ATLANTIC CITY, N.J. -- A new venue, record attendance and a strong educational program aimed at supermarkets highlighted the East Coast Video Show, Oct. 1 to 3, here.
Attendance of retailers and others shopping the show floor grew 18% to 8,329 at the event, according to Diane Stone, show director. The show moved this year from a hotel to the Atlantic City Convention Center.
Including exhibitor personnel, total participation in the show was 10,216, making it a strong second to the Video Software Dealers Association's annual convention, which drew a total of 13,300 people to Los Angeles in July. The number of exhibitors was 270, up from last year's 210. While specialty retailers came to the show from all around the country, supermarket participation was limited to a number of large Northeastern chains. Exhibitors reported seeing representatives of Wegmans Food Markets, Rochester, N.Y.; ShopRite stores belonging to Wakefern Food Corp., Elizabeth, N.J.; Price Chopper Supermarkets, Schenectady, N.Y.; Giant Eagle, Pittsburgh; Pathmark, Woodbridge, N.J.; Grand Union, Wayne, N.J.; Farm Fresh, Norfolk, Va., and Genuardi's Family Markets, Norristown, Pa.
Some prominent supermarket rackers also attended, including The Movie Exchange, Oaks, Pa., and Cintam Video Rentals, Hazlet, N.J. Curiously, while most of the show's attendance came from small independent video stores, medium and smaller-sized supermarket companies were conspicuous by their absence.
"With the programming that we prepared for them, some of the larger players knew to maximize that opportunity," said ECVS' Stone. "The challenge for the future is to spread the word even more and make sure we get more people next year," she said.
Supermarket programming at the show featured a seminar put on by Supermarket News that included representatives of Wegmans; Warner Home Video, Burbank, Calif.; Ingram Entertainment, La Vergne, Tenn.; SuperComm, Dallas, and Movie Exchange. In a lively hour-long roundtable discussion, retailers, suppliers and rackers exchanged ideas.
The show also was highlighted by top industry executives discussing the video piracy issue. Two large parties were hosted by New Line Home Video, Los Angeles, and Turner Home Entertainment, Atlanta. There were more top-level executives at this year's ECVS than at past shows, retailers told SN.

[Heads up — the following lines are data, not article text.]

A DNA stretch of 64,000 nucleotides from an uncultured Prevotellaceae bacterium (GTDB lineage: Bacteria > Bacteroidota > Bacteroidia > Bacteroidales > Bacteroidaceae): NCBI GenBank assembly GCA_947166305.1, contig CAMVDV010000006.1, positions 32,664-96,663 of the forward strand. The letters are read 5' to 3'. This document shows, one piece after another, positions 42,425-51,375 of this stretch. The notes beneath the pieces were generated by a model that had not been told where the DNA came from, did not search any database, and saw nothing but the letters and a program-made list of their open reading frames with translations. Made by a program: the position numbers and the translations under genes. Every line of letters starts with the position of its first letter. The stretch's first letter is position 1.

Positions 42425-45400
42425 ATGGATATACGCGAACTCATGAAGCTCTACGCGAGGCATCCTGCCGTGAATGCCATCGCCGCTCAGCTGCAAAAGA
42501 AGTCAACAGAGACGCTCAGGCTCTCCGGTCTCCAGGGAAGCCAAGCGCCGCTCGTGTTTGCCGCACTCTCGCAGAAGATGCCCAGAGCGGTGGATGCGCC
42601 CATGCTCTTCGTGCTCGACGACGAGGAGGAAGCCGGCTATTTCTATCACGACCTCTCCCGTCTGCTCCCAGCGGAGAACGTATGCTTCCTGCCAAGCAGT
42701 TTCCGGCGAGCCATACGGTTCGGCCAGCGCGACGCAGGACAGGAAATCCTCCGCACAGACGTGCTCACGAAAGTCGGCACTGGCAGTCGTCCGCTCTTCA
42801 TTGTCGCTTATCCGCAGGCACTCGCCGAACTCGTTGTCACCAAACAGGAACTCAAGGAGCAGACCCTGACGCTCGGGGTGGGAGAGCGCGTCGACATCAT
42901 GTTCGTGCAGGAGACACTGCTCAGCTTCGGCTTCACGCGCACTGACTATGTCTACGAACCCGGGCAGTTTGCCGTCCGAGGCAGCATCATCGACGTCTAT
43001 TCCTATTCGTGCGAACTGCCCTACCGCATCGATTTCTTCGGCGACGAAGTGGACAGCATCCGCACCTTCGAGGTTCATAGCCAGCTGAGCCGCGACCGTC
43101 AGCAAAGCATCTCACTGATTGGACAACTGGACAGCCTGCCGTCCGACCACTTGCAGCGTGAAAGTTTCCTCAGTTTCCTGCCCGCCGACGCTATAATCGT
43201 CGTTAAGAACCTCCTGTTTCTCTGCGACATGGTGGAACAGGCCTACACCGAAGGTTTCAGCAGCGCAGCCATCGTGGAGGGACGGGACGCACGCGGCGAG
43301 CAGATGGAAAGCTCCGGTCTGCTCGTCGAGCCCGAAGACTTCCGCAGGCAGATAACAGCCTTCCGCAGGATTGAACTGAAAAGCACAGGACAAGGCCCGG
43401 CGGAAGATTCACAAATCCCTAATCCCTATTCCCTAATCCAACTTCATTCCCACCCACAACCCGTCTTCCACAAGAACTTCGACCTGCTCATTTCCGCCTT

While of little professional interest to supermarket video executives, ECVS now has the largest exhibition of "adult" entertainment, housed in a separate area about one-third the size of the main exhibit area. A very profitable category for many video specialty stores, this helps drive overall attendance at the show, creating the critical mass that makes events like this successful, said industry observers.
Retailers and rackers told SN that ECVS is a good nuts-and-bolts show where exhibitors are very accessible and new ideas are easy to come by.
"I saw some new shelving ideas that we are going to implement in our stores," said Tim Ambrose, video specialist at Genuardi's Family Markets. "I also saw some signage programs that we have never considered before, but now we are going to try," he said.
"We are able to use what we find here," said Ed Sam, national sales director for the racking company, Movie Exchange. There were many products that also had been shown at the VSDA show, "but there also were some different products from local suppliers," he said.
"There was a lot of information here that is very helpful to me because I am going to be getting involved in the video business," said Andrew Reno, operations supervisor at Sunshine Market, Wilkes Barre, Pa. Sunshine plans to put its first video rental department into a new store early next year.
"The industry is growing by leaps and bounds," said a video executive with a major Northeastern retailer. "We have to stay in front of it if we want to stay in it. The East Coast show lends a lot to that learning experience."